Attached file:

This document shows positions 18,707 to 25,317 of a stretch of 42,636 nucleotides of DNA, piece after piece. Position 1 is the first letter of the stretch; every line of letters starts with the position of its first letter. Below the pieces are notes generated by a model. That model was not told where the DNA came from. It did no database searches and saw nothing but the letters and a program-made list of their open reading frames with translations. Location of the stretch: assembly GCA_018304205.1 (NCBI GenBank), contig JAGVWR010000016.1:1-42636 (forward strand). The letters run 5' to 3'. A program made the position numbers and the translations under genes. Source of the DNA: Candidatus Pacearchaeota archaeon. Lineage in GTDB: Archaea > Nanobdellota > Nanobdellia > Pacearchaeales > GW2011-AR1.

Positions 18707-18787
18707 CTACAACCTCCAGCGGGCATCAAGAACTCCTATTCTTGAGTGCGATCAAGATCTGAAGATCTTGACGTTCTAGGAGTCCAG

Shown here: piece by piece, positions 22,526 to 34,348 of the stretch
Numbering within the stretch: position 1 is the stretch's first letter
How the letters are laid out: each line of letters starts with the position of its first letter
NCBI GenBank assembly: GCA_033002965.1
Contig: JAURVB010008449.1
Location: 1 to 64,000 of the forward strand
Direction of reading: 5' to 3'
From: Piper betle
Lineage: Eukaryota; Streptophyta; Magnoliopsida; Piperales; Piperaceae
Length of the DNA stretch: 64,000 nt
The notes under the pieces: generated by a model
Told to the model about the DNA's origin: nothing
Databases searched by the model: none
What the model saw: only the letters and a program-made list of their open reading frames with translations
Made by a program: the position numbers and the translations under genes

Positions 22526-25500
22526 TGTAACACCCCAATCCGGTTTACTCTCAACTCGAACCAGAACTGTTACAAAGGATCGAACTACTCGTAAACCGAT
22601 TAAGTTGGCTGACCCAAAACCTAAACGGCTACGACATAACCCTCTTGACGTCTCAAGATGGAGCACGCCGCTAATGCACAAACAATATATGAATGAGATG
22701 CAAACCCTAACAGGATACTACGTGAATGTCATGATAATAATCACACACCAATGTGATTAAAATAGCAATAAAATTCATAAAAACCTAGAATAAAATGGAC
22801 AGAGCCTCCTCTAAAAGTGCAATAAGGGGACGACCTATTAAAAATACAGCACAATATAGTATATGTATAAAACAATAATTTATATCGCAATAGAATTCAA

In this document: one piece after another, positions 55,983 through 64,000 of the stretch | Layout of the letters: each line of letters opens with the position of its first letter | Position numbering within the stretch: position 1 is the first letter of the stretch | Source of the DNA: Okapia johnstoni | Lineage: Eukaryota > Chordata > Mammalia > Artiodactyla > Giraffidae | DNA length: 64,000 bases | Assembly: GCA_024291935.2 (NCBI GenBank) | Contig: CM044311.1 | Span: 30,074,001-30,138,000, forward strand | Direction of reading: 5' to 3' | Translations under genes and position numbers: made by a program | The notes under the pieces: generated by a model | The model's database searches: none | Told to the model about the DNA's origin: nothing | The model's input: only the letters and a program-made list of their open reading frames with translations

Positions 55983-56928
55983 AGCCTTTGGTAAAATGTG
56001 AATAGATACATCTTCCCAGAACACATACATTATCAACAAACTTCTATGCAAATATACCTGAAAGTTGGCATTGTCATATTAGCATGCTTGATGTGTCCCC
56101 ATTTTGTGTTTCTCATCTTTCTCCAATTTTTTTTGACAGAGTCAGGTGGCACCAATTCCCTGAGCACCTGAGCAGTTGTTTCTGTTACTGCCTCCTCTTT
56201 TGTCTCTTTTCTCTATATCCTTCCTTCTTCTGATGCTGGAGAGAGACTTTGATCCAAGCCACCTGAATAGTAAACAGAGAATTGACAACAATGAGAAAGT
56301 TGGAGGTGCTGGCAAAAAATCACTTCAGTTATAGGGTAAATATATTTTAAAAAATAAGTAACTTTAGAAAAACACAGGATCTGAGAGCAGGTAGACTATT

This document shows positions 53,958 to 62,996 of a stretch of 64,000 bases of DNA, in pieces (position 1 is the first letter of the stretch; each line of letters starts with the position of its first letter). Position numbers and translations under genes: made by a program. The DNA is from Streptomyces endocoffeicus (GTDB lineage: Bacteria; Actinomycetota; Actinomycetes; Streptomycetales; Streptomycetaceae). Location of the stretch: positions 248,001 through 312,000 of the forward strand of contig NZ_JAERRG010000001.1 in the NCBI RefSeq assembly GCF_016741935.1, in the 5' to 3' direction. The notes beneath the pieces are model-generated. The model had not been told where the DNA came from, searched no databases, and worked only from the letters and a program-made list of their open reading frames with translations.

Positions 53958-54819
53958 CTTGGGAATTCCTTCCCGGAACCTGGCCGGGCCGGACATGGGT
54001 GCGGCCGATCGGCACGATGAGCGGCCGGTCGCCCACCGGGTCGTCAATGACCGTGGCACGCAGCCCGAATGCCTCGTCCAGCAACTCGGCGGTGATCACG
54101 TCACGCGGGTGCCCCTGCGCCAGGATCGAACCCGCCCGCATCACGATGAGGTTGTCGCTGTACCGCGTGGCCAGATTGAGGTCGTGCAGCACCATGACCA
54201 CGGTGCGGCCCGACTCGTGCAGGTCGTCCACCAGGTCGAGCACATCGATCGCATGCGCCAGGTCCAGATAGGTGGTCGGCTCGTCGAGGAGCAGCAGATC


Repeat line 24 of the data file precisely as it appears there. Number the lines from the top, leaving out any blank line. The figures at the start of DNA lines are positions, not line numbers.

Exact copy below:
In this document: one piece after another, positions 55,983 through 64,000 of the stretch | Layout of the letters: each line of letters opens with the position of its first letter | Position numbering within the stretch: position 1 is the first letter of the stretch | Source of the DNA: Okapia johnstoni | Lineage: Eukaryota > Chordata > Mammalia > Artiodactyla > Giraffidae | DNA length: 64,000 bases | Assembly: GCA_024291935.2 (NCBI GenBank) | Contig: CM044311.1 | Span: 30,074,001-30,138,000, forward strand | Direction of reading: 5' to 3' | Translations under genes and position numbers: made by a program | The notes under the pieces: generated by a model | The model's database searches: none | Told to the model about the DNA's origin: nothing | The model's input: only the letters and a program-made list of their open reading frames with translations